#19AuthorHappyWarrior (964133) 09 Aug 17, 12:34
    mmm, I'd have said "The opera lasts for two hours".
    #20Authorjamqueen (1129860) 09 Aug 17, 12:40
    Yes, no problem. But that is not the only way it is expressed.
    #21AuthorHappyWarrior (964133) 09 Aug 17, 12:41
    What is the basis for your conclusion?

    Linguistic competence.
    #22Authorpenguin (236245) 09 Aug 17, 12:58
    #23AuthorHappyWarrior (964133) 09 Aug 17, 13:02
    sorry, I meant to say:

    The lease has two months to go.
    The construction is "have to go" and does have an object, i.e. "two months"

    However, "How long will it go?"
    does not have an object and sort of sits there waiting for an end to the sentence.

    The two constructions are simply not the same.
    #24Authorpenguin (236245) 09 Aug 17, 13:08
    You're arguing that one cannot say "How long will the opera go?" because one can say "The lease has two months to go"? That makes no sense.
    #25AuthorHappyWarrior (964133) 09 Aug 17, 13:24
    perhaps it's an AE/BE difference. How long will the opera go sounds a little odd to my BE ears.
    #26Authorjamqueen (1129860) 09 Aug 17, 13:37
    That was touched on in #7 and #11.

    Does BE not refer to how long a lease goes (or has to go)?
    #27AuthorHappyWarrior (964133) 09 Aug 17, 13:40
    Re #26: It sounds more than a little odd to my AE ears.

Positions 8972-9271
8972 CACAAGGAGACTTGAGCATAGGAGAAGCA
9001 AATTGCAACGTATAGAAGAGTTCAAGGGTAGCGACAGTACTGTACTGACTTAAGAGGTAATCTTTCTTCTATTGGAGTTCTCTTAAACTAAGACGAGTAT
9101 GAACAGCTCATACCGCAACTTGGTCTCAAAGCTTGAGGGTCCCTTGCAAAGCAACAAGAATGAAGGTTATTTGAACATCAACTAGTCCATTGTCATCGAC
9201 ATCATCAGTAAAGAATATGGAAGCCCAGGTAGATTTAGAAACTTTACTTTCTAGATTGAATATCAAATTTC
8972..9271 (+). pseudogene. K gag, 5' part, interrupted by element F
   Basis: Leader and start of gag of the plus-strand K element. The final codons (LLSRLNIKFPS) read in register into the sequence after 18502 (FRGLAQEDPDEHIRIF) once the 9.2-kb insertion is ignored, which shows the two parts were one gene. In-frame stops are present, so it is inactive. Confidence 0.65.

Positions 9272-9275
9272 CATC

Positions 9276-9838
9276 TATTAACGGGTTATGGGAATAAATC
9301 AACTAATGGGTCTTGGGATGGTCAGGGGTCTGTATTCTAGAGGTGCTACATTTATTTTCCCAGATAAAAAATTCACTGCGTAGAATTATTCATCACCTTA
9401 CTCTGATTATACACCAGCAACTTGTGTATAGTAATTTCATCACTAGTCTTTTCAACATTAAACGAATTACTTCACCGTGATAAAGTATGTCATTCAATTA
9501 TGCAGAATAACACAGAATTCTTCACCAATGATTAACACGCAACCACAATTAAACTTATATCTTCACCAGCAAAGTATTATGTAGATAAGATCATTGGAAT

AE/BE is probably a red herring here, but to confirm that, other AE speakers would need to speak up. They may understandably feel it's not worth getting into another pointless, irrational discussion. But on the other hand, simply saying whether 'go' sounds idiomatic here shouldn't be too hard.
    #28Authorhm -- us (236141) 09 Aug 17, 13:46
    You seem to think there is a point to this. You certainly have expressed your opinions here. Whatever you have to say is valid and virtuous. Anything you disagree with is "pointless and irrational."

    You have not shown that I am wrong, but only that you don't like it. Fortunately, English does not hinge on that.
    #29AuthorHappyWarrior (964133) 09 Aug 17, 13:50
    @all: Egal wer angefangen hat: persönliche Angriffe sind nicht im Sinne des Erfinders dieses Forums.
    Bitte sachlich bleiben.

    @HW: du hast meine E-Mails erhalten, ja? Ich vertraue darauf, eine Antwort von Dir zu erhalten.
    #30AuthorDoris (LEO-Team) (33) 09 Aug 17, 14:08
    Ist DAS aber ein schönes Bild, Doris!
    #31Authorestrellita (236267) 09 Aug 17, 14:22